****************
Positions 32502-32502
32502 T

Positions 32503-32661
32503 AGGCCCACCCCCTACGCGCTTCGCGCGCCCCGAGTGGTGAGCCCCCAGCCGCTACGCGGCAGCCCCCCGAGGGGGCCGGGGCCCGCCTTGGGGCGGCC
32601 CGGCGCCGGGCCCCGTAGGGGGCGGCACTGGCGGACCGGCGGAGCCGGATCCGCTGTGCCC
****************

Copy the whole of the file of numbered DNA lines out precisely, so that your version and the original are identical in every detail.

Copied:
Positions 32502-32502
32502 T

Positions 32503-32661
32503 AGGCCCACCCCCTACGCGCTTCGCGCGCCCCGAGTGGTGAGCCCCCAGCCGCTACGCGGCAGCCCCCCGAGGGGGCCGGGGCCCGCCTTGGGGCGGCC
32601 CGGCGCCGGGCCCCGTAGGGGGCGGCACTGGCGGACCGGCGGAGCCGGATCCGCTGTGCCC